Ma runs to where Pa is tying the rope firmly around the windlass. He is going after Mr. Scott, who has fainted at the bottom of the well.

"No, Charles! Don't," Ma begs.

"We can't just let him die down there. I won't breathe until I get out."

Ma begs some more, but Pa is firm. He swings into the well and slides out of sight.

After what seems like a very long time, Ma pulls at the windlass and Pa comes up out of the well, hand-over-hand. He climbs out of the well and sits on the ground. Ma sends Laura for some water, and when she gets back, Pa and Ma are both turning the windlass. Slowly the other bucket comes up and Laura sees Mr. Scott slumped over the bucket.

Pa pulls Mr. Scott out onto the grass. He feels Mr. Scott's wrist and listens to his heart. "He's breathing," Pa says.

Pa and Mr. Scott take it easy the rest of the day. The next morning, Pa takes Laura out to the well. He drops some gun powder into the well and lights it. There is a muffled bang and smoke comes up out of the hole. "There, that will drive the gas out of the hold," Pa says.

It takes many more days of digging, but finally there is water in the bottom of the well. When the water comes in Pa almost gets sucked into the muddy slime, and he has to climb out quickly. Soon the well fills with fresh, clean water. Pa makes a strong wooden cover to go over the hole, and Laura and Mary are told they must never touch it. But whenever they are thirsty, Ma lifts the cover and draws a dripping bucket of cool water from the well.

Gather round, children. It's time for family fun with methane! Oh goody!

Sadly, in the complete absence of volunteers lining up to be nearly suffocated, (I'll just take you to the brink. I promise!) I was forced to look elsewhere for inspiration. It wasn't hard to find; I only had to go as far as the real hero of the story----the lowly candle.

It was the candle that kept everyone safe, and it was in failing to use the candle that Mr. Scott found his life in danger. Candles must have oxygen to burn, and if the well-pit was full of gas, the candle would be snuffed out. Much cheaper than a canary, and not as cruel. Pa Ingalls, the first animal rights activist.

I had a bag of wax shavings that someone gave me, but I was missing a few other key ingredients. Like wicks and something to melt the wax in. In looking up candle making online, I was strictly warned never, NEVER to melt wax without a thermometer. It's best to have a special kettle with the thermometer built in, but at least have a good candy thermometer to avoid over-heating the wax. Which will then burst into flames.

Well, no candy thermometer, and I'm pretty sure that Campbell's soup cans don't come with thermometers built in. But at least I used a double boiler!

Ssh, don't tell anyone, but I got the wick from breaking open a 12" taper I already had. I could have tried to make my own, but I didn't have any Borax on hand. That's my story and I'm sticking to it.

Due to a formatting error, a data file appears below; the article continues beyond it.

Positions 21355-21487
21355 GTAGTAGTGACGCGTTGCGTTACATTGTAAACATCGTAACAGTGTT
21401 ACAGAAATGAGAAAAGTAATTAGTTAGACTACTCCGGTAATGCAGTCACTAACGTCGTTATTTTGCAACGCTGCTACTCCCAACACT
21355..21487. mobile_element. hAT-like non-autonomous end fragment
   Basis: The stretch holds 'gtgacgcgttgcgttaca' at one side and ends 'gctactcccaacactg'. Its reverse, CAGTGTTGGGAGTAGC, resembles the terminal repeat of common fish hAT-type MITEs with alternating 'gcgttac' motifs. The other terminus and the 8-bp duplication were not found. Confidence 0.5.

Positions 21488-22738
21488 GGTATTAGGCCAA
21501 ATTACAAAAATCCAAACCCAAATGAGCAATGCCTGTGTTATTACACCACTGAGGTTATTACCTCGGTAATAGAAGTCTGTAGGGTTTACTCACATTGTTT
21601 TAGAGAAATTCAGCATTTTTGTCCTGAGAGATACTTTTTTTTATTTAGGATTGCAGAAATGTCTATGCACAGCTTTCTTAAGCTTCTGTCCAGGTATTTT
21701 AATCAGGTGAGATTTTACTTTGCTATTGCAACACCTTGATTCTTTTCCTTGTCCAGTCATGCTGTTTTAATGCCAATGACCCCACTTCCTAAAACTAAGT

I began melting the wax at a very low temperature since I was paranoid it was going to burst into flames at the first opportunity. Which it didn't. It didn't even melt, really, besides forming a gloppy mass in the bottom of the can.

Building a log cabin would have been faster. It was time to bring the heat.

Once I turned up the heat to a decent level, the water started boiling and the wax started to melt.

When everything was melted I began the tedious process of dipping the wick into the wax. It was even more tedious than usual because for a while I forgot the important step of dipping the candle in water between each dunking. Because the wax was staying hot, it just slid off each time I dipped it again.

I hadn't done this since summer camp about 20 years ago, OK!

After I started cooling the candle each time I dipped it, the wax started accumulating very quickly. "Very quickly" being a relative in quicker than knitting the Taj Mahal with your teeth.

Ah! Done at last. Sure, the candles could have been a bit bigger, but who wants over-weight candles, anyway? I like my candles slim and delicate. Ethereal, almost.

Since I still had quite a bit of wax in the can, I decided to make a snow candle. It was just for fun, since I didn't have a wick to put in it, but I wanted to see what it would turn out like.

Not good.

Evidently, you're supposed to dig a hole in the snow before you pour the wax.


 Well, now I'll know for next time. In the meantime, my parents have some lovely yellow snow in their front yard! I'm sure they'll be thanking me any time now.

"Every morning, before Pa would let Mr. Scott go down the rope, he set a candle in a bucket and lighted it and lowered it to the bottom. Once Laura peeped over the edge and she saw the candle brightly burning, far down in the dark hole in the ground. 

Then Pa would say, "Seems to be all right," and he would pull up the bucket and blow out the candle."

Time to take the candle for a test drive. Was the air in our house fit to breathe? Well, that's debatable in any house inhabited by a teenage boy, but the candle burned, so I guess the air hasn't gotten too rank yet.

You never could have proved it by me....